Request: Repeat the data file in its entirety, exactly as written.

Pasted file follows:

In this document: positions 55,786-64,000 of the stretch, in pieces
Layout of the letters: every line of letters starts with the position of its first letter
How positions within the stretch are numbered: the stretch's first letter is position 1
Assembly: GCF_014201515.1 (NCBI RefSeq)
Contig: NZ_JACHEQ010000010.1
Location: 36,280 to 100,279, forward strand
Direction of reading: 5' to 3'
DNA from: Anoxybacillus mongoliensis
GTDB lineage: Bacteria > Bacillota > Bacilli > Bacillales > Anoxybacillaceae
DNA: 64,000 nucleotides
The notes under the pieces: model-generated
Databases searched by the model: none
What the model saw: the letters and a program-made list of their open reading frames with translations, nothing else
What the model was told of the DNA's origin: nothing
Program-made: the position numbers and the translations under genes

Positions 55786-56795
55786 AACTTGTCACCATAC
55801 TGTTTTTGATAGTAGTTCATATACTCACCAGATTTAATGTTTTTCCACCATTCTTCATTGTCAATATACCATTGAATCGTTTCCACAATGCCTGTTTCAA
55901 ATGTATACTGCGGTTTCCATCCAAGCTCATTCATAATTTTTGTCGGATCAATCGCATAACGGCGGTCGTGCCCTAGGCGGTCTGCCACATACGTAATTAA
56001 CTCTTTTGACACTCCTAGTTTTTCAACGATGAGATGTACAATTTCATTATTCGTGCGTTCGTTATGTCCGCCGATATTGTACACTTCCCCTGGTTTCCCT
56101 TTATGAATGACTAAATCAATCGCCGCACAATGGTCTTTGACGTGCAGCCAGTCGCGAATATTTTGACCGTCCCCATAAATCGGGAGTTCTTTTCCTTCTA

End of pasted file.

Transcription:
In this document: positions 55,786-64,000 of the stretch, in pieces
Layout of the letters: every line of letters starts with the position of its first letter
How positions within the stretch are numbered: the stretch's first letter is position 1
Assembly: GCF_014201515.1 (NCBI RefSeq)
Contig: NZ_JACHEQ010000010.1
Location: 36,280 to 100,279, forward strand
Direction of reading: 5' to 3'
DNA from: Anoxybacillus mongoliensis
GTDB lineage: Bacteria > Bacillota > Bacilli > Bacillales > Anoxybacillaceae
DNA: 64,000 nucleotides
The notes under the pieces: model-generated
Databases searched by the model: none
What the model saw: the letters and a program-made list of their open reading frames with translations, nothing else
What the model was told of the DNA's origin: nothing
Program-made: the position numbers and the translations under genes

Positions 55786-56795
55786 AACTTGTCACCATAC
55801 TGTTTTTGATAGTAGTTCATATACTCACCAGATTTAATGTTTTTCCACCATTCTTCATTGTCAATATACCATTGAATCGTTTCCACAATGCCTGTTTCAA
55901 ATGTATACTGCGGTTTCCATCCAAGCTCATTCATAATTTTTGTCGGATCAATCGCATAACGGCGGTCGTGCCCTAGGCGGTCTGCCACATACGTAATTAA
56001 CTCTTTTGACACTCCTAGTTTTTCAACGATGAGATGTACAATTTCATTATTCGTGCGTTCGTTATGTCCGCCGATATTGTACACTTCCCCTGGTTTCCCT
56101 TTATGAATGACTAAATCAATCGCCGCACAATGGTCTTTGACGTGCAGCCAGTCGCGAATATTTTGACCGTCCCCATAAATCGGGAGTTCTTTTCCTTCTA